Color has a more dramatic impact in a garden if plants with strong flower colors are juxtaposed against one another. In this Kaleidoscape design by Judith Phillips, the blue-purple blooms of dwarf butterfly bush, desert sage, catmint, lavender and vitex are contrasted with the rose-pink and magenta blooms of desert willow, cherry sage, creeping germander, giant four o’clock, purple ice plant, red yucca and desert globemallow. Yellow tones are provided by desert zinnia, yellow ice plant, yellow yucca and Lady Banks rose.

Using several different plants with similar color palettes prolongs the blooming season and provides unity to the landscape. While vivid color may be the appeal of the garden from spring through autumn, a landscape also needs “good bones” — enough evergreen foliage and shapely plant forms to provide interest when the blooming fireworks are over for the year. rosemary, Lady Banks rose, cliffrose, desert sage, hesperaloes and cotoneaster all contribute seasonal flower color as well as evergreen foliage in a broad range of greens and silvers to carry the garden through the colder winter months. In addition to their colorful warm season blooms, the curving trunks and branches of desert willow and vitex add sculptural value all year.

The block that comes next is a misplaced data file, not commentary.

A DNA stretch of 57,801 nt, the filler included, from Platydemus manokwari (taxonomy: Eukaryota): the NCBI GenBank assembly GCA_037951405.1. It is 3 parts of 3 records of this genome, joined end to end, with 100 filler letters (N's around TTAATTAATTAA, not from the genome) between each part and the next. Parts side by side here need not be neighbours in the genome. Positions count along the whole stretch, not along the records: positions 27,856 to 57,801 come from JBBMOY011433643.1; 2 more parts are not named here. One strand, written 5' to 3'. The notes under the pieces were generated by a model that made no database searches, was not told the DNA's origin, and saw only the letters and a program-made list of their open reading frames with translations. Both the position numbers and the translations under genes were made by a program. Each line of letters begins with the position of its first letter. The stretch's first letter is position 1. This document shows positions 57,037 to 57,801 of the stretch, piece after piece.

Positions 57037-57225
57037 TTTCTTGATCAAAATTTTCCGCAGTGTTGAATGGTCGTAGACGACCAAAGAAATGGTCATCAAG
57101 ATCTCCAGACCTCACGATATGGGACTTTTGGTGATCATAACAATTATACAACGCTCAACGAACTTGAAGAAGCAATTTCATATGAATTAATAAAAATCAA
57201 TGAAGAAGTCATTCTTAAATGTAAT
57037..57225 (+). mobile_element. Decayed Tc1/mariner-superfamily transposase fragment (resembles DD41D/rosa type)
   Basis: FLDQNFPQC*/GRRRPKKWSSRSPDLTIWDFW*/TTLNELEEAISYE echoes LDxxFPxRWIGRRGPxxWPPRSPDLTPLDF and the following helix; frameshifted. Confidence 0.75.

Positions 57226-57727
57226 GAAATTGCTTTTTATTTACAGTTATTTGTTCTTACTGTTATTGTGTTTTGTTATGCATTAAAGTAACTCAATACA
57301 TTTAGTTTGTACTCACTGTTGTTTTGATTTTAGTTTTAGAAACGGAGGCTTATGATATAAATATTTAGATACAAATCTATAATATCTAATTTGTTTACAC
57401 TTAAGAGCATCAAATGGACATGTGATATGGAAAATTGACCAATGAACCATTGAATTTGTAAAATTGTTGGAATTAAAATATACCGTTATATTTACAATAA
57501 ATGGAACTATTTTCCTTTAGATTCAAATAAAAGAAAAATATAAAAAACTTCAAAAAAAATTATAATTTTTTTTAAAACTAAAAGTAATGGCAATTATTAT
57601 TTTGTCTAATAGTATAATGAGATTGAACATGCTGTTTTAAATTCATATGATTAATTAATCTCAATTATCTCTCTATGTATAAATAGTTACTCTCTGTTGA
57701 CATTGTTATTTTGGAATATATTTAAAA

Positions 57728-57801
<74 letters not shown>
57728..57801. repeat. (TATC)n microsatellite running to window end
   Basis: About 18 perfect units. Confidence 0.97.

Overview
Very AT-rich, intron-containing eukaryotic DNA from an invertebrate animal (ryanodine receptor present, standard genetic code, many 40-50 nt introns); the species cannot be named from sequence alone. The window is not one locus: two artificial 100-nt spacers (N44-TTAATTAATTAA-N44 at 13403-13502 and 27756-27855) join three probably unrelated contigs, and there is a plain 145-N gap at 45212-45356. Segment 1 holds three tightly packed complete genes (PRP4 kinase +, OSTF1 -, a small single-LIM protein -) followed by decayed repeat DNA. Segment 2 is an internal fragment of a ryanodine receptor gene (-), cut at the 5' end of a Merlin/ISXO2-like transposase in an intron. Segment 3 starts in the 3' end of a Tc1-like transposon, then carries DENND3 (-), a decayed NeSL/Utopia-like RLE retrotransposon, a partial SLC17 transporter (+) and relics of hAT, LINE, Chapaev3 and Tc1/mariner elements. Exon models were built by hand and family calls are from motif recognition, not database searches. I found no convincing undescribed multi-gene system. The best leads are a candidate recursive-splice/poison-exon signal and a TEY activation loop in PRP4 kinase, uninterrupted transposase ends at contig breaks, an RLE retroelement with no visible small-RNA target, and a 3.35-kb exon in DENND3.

See other design templates here:

Loungescape: A Strickingly Beautiful and Low Maintenance Yard

Hotscape: An Attractive Native Landscape that Loves Heat and Full Sun

Wildscape Landscape Plan: A Celebration of Wildlife in Your Landscape

Greenscape Landscape Plan: Evergreen Plants Provide an Ever-Beautiful Front Yard

Coolscape Landscape Plan: A Cool and Calming Southwestern Oasis

Have a question about the article?